SPOILER ALERT: This story contains details from tonight’s series finale of The Good Wife.
CBS’ The Good Wife ended its seven-season run the way it started, with the final scene in the closer mirroring the opening scene in the pilot — Illinois politician Peter Florrick (Chris Noth) announcing his resignation over corruption charges, with his wife, Alicia (Julianna Margulies), by his side.
The recreation was almost exact, from both scenes opening with a closeup of the Frorricks’ hands as they enter the press conference, to the camera focusing on Alicia while Peter is making his announcement, to a slap in the very same hallway when it’s over, and Alicia picking herself up and walking away.
The difference — Alicia refused to take Peter’s hand when they were leaving this time, and it was Diane (Christine Baranski) who slapped Alicia vs. Alicia hitting her husband in the pilot. (In both cases, it was well deserved; somewhat out of character, Alicia humiliated both Diane and her husband in court to help her man’s case.)
Like the pilot, the finale was written by The Good Wife creators Robert and Michelle King, who discuss the idea behind beginning and ending the show with a slap and other key elements in the finale in a post-mortem interview. And once again, it featured Alicia and the two men in her life, Peter and the late Will Gardner (Josh Charles), who played a major part in the finale.
The Good Wife — the most critically acclaimed broadcast drama of the last few years — provided one of the biggest shockers in recent TV history when male lead Will Gardner was gunned down in Season 5 in a plot twist kept firmly under wraps that caught viewers completely by surprise, a rare feat in today’s era of social media where secrets are almost impossible to keep. It was only fitting that fans were reminded of the memorable moment with Gardner’s return for several scenes (and one farewell kiss with Alicia) in a dream sequence. “It’s just really good to see you again,” said Alicia.
Will proved to be Alicia’s sounding board and advisor as she questioned her job and mulled her personal future, helping her with Peter’s legal case and telling her “Go to him (Jason)” when she asks “What do I do now?”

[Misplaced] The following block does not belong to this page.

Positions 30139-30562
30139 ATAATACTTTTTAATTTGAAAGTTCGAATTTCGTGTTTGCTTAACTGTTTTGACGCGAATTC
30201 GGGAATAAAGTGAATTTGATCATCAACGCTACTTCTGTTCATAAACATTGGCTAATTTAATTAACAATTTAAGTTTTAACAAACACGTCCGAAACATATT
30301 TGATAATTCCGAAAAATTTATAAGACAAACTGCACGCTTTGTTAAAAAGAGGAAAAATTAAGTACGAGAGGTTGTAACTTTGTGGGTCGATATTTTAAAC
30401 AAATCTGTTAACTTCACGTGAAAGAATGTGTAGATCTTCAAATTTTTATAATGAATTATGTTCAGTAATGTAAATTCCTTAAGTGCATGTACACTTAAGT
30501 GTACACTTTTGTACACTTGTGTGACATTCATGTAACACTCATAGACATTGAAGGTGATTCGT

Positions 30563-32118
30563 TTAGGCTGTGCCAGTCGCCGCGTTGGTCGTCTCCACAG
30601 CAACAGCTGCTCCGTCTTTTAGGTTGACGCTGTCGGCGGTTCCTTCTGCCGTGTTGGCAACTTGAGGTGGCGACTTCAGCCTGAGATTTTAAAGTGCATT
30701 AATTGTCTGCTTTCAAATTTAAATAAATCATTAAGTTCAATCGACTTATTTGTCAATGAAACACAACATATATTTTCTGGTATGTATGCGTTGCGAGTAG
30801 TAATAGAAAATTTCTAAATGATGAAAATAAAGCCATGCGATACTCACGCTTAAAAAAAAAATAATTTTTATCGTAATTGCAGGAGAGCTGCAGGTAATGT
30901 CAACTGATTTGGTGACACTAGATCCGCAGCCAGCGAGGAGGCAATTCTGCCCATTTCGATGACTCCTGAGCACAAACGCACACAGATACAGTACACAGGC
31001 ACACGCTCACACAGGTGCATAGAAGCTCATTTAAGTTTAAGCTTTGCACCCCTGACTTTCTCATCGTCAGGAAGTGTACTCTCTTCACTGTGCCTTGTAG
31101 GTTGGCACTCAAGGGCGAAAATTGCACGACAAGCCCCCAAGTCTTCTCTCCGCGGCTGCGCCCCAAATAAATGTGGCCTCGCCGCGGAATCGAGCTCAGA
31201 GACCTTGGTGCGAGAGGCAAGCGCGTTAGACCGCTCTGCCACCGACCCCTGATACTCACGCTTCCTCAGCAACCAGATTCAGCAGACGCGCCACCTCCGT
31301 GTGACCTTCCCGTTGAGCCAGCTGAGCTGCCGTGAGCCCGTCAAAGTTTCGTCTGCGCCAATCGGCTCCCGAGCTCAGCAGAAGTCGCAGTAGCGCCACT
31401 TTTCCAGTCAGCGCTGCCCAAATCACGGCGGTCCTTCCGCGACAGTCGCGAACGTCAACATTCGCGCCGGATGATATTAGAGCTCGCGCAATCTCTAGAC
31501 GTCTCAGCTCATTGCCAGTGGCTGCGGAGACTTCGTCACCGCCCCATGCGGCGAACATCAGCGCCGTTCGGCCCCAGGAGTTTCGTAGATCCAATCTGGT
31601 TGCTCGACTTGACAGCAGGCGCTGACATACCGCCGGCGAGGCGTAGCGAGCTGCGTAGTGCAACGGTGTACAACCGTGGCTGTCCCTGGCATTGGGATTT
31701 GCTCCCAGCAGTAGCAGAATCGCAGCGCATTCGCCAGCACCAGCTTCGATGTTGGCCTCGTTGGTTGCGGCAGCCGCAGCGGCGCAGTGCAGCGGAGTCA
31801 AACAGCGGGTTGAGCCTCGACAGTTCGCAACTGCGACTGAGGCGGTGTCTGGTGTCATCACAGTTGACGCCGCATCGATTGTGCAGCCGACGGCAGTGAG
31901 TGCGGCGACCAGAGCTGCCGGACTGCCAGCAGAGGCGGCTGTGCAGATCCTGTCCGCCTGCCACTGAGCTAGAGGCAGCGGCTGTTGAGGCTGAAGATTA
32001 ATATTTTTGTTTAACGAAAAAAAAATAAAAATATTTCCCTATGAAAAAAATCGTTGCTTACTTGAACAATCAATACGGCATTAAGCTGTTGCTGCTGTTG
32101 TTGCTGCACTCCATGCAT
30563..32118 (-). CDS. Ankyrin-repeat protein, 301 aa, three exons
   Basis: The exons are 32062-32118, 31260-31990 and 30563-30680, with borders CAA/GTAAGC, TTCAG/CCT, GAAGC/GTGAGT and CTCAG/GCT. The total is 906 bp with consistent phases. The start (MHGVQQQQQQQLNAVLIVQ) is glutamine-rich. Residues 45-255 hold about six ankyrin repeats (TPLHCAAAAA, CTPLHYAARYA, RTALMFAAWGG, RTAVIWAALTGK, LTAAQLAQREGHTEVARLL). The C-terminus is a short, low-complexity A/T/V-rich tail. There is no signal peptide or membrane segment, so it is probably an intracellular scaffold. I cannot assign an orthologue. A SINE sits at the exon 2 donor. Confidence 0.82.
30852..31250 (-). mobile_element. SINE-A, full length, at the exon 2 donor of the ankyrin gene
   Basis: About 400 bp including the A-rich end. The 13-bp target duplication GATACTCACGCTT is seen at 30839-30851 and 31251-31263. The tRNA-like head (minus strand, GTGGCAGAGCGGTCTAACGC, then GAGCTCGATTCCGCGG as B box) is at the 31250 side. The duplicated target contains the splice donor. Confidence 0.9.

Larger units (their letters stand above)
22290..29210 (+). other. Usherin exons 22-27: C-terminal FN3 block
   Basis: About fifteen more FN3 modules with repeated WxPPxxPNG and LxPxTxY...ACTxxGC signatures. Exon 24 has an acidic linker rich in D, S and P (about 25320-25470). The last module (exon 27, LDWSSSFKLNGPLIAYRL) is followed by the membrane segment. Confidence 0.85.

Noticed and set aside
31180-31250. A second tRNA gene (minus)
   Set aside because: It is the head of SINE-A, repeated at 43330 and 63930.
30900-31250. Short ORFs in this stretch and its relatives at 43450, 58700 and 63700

Alicia hung onto the Wife moniker in the title til the end… barely, as she appeared determined to finally divorce her husband. Will Gardner remained the love of her life, as the finale reminded us, but she had her suitors after her death. Ironically, the hottest prospect after Will, Matthew Goode, who played Finn Polmar, went on to be the one Downton Abbey‘s Lady Mary ended up with. His successor, Jeffrey Dean Morgan’s PI Jason Crouse, and Alicia came close to a happily ever after but the Kings did not tied the bow in the finale, instead leaving Alicia on her own.
The Good Wife also will be remembered for the rather messy exit of original co-star Archie Panjabi last May. There was no Panjabi cameo in the series closer, and unlike many finales, there was no parade of popular recurring characters — even standout regular David Lee (Zach Grenier) was MIA — with the story driving the proceedings. (Though there was an amusing guest appearance by uber lawyer David Boise as himself on the stand.)
The finale kept the focus where it has been throughout the show’s seven seasons, on the evolution and education of Alicia Florrick, from a scorned housewife whose husband was caught sleeping around with prostitutes and subordinates, to a strong, independent (and increasingly cunning and ruthless) professional woman who wouldn’t let setbacks, like her botched run for the State’s Attorney office, let her down.
So there she was in the final seconds of the finale, picking herself up after possibly losing her new love, Jason, and being hit by one of her best friends, Diane, whom she betrayed to defend her soon-to-be ex-husband. Alicia, by herself, facing the future.
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